The Rorke's Drift VC
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|28th October 2003||Officers revolvers|
Does anyone know the name of the revolver the British officers used throughout the Zulu war. I have always wanted to know. Thanks
|28th October 2003||John Young|
At the time of the Anglo-Zulu War officers purchased their own revolvers. So there was no standard issue service pistol.
Some of the makes used were Tranter; Adams; Webley & Colt. Also the calibres varied as much as the makes.
|29th October 2003||Ian Essex|
Not knowing a huge amount about revolvers...did they have to purchase ammunition as well, particularly if the calibre was not standard? Or did other weapons ammunition 'fit'?
|30th October 2003||Paul|
John young is right in saying there was no standard issue, but there had been serious reservations regarding stopping power at the time of the Crimean War and Sepoy Mutiny, India.
Lieutenant - Colonel Fosbery noted an incident: " An officer, who prided himself on his pistol shooting , was attacked by a stalwart mutineer armed with a heavy sword. The officer, unfortunately for himself, carried a Colt's Navy pistol, which as you may remeber was a small calibre (.36), and fired a sharp pointed bullet of sixty to the pound and a heavy charge of powder, it's range being at least 600 yards, as I have frequently proved. This he proceeded to empty into the sepoy as he advanced, but, having done so, he waited just one second too long to see the effect of his shooting and was cloven to the teeth by his antagonist, who then dropped down and died beside him. My informant, who witnessed the affair, told me that five of the six bullets had struck the sepoy close together in the chest and had all passed through him and out his back."
Following such revelations, the British Government then adopted the Beaumont-Adams as it's official revolver (muzzle loaders).
The first breech loader purchased for the Army was made by William Tranter in 1863, a .44 calibre 'police' revolver using rim fire cartridge . The only rim fire weapons to be issued, ever, by the British Army. Tranters 'Army' revolver was adopted in limited quantities by the Government.
In 1880 the first centre fire Enfield came into service.
|30th October 2003||Adrian Whiting|
A breech loading conversion of the Dean & Adam's revolver, in .455", was introduced for Royal Naval service in November 1868 (LoC 1738), but as Paul indicates above, it wasn't until 1880 that the army introduced a standard revolver.
This was the Enfield Mk in .45" calibre, (LoC 3776). At first the correct ammunition was not available so for two months or so the Adam's ammunition was used.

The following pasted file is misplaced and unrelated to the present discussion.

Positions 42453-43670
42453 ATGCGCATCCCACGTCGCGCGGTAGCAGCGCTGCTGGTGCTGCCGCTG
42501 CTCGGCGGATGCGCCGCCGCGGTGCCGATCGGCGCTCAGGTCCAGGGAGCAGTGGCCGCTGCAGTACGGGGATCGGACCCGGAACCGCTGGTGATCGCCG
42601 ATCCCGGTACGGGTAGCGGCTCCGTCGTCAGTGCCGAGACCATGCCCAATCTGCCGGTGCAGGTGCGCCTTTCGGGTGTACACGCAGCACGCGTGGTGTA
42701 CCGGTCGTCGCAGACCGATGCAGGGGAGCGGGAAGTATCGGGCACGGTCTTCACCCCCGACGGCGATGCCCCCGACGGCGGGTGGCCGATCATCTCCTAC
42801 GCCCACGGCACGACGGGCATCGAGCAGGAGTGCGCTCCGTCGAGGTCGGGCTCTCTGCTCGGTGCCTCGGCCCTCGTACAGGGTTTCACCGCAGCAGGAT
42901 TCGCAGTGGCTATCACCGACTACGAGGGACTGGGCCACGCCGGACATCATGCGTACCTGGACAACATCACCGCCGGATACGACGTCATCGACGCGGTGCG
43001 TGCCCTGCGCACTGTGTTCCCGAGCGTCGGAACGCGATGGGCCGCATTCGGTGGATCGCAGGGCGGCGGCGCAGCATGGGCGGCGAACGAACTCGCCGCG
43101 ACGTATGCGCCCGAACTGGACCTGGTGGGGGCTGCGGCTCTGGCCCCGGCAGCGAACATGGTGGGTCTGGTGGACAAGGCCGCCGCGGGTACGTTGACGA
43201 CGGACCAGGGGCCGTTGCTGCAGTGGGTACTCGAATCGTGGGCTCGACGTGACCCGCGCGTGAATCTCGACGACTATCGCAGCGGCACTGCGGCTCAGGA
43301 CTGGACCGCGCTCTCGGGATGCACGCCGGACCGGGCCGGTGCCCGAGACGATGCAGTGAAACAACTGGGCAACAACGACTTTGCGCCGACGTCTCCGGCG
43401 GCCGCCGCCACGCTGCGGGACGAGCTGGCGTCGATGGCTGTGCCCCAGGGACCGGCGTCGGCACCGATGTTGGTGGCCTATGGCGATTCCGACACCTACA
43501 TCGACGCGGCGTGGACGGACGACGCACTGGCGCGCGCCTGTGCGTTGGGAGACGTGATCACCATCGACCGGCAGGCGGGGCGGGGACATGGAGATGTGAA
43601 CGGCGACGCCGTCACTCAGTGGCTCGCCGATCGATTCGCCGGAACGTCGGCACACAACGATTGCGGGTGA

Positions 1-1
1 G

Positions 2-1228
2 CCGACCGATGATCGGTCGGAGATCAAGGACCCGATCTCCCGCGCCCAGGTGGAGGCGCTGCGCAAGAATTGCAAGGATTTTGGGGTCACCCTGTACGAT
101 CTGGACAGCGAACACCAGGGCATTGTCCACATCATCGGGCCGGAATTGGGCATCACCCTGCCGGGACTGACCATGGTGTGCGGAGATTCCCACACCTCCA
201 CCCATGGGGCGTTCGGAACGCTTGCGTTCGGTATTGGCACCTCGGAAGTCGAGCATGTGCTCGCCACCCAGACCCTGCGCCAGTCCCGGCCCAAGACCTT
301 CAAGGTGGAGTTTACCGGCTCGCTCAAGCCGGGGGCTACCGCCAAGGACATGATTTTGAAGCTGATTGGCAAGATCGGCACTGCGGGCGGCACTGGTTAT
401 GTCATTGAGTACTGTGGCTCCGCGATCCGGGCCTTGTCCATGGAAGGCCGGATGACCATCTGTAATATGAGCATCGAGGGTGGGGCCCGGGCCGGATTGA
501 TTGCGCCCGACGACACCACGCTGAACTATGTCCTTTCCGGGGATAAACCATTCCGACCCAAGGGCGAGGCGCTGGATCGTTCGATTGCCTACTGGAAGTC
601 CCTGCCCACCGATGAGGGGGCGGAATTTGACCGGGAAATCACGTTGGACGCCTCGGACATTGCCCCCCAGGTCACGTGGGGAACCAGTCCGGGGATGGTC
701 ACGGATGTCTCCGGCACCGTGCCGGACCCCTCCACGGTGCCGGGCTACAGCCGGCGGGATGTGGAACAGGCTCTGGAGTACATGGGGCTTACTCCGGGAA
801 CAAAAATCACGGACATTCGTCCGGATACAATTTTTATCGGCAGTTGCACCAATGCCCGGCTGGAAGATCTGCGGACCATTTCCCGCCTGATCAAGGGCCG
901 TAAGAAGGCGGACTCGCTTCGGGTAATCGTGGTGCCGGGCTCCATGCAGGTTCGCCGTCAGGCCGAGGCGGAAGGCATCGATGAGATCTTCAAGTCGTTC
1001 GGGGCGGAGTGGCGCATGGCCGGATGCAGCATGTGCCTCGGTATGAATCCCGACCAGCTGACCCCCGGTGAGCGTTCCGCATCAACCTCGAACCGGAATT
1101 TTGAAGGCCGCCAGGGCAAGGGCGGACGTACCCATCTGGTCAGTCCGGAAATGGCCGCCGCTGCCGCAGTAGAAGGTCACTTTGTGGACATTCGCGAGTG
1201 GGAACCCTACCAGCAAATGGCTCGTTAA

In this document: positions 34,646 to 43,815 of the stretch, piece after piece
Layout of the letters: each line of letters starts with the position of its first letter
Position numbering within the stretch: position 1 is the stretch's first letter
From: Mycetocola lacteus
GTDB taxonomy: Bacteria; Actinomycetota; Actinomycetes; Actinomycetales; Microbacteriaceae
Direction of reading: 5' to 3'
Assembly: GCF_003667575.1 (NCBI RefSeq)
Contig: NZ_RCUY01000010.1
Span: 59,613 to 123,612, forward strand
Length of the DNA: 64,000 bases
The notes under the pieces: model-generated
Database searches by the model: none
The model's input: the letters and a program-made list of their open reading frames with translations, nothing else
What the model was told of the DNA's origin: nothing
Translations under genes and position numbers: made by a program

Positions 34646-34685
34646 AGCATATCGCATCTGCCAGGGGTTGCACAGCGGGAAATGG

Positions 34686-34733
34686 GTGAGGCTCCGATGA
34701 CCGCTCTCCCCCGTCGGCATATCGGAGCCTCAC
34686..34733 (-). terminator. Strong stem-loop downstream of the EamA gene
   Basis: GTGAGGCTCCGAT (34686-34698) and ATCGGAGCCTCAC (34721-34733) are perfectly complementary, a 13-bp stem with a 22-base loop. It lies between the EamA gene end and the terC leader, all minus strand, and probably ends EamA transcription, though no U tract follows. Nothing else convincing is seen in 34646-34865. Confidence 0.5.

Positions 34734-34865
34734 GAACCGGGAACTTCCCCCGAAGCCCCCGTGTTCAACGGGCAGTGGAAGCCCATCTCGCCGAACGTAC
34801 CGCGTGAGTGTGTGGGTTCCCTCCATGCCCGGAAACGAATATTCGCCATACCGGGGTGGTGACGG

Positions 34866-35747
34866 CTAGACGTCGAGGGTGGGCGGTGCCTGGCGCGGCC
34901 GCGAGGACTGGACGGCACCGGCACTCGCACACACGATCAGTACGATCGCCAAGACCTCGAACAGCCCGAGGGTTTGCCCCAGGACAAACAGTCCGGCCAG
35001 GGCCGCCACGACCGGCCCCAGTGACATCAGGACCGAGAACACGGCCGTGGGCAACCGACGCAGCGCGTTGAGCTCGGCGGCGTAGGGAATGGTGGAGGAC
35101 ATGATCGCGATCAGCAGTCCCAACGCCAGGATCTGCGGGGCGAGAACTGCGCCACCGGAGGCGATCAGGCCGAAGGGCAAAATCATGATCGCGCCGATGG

The Webley RIC (Royal Irish Constabulary) model, in .442", was an apparently popular choice. It had been introduced for the RIC in 1868.
My recollection is that the pistol apparently carried by Lt Chard, now in the RE Museum's collection, is a Webley RIC. It may be that Martin Everett is able to comment on the type of pistol carried by Lt Bromhead since I understood that his revolver is in the Regimental Museum collection. I expect there may be other site contributors who can advise on this as a point of accuracy too.
Given that the revolver was not an issue item, the owner was responsible for providing his own ammunition. I have read a few later sources where officers share out what they have brought with them - so long as the calibre is right !
I hope this helps,
|30th October 2003||John Young|
Picking up on Adrian's last point, Horace Smith-Dorrien scrounged eleven rounds of pistol ammunition from Gonville Bromhead, on the morning of the 22nd January, 1879. At least they seemed to share the same calibre weapon.
|30th October 2003||Martin Everett|
The revolver in the museum collection belonging to Gonville Bromhead was given to him by the villagers of Thurlby, Lincs on his return to UK. It is a Stanton .45 and was NOT used at Rorke's Drift.
|31st October 2003||Mark Hobson|
A query which Martin Everett may be able to help with.
I'm trying to find out any information about a Lance Sergeant James Taylor who was present at Rorke's Drift. In Adrian Greaves "Rorke's Drift" there is info concerning his army career and a brief description of the man, but I am after infomation such as: Date of Birth, Date of death, Place of birth, location of grave, names of his family and children (if any). It states in the book that he was born at Meltham, Halifax. I am from Halifax and can tell you that Meltham is actually south of Huddersfield, not in Halifax. If you, or anyone else, could clarify this as well as provide any more info it would be much appreciated.
|30th November 2004||Tom Reynolds|
I have a question- I have a Tranter 1878 45 cal. pistol. It was or may have been used in the Zulu War. It is gov. marked with the arrow and date 4-79. I would like information as to the history and if possable a location for parts. thank you TR.
|1st December 2004||Michael Boyle|
The good news is you have a rare pistol. The 1878 .450 boxer pistol was made for the British Army on a contract of 2,000 units(later suspended).
That's also the bad news since Tranter retired in 1885 leasing his factory to George Kynoch (thus becoming the Kynoch Gun Factory) you would probably be hard pressed to find replacement parts. If you're trying to return the pistol to serviceable condition you may have to enlist the help of a master gunsmith, although that would detract from it's value as a collector's piece.
For more information on Tranter firearms:
Athough today the Tranter name is more identified with the bicycles his nephew assembled in the 1890's the Tranter pistols were quite famous during the American Civil War and the favourites of Alan Pinkerton and his detective agency.
William Tranter was also a founder/stockholder/director of the Birmingham Small Arms Co.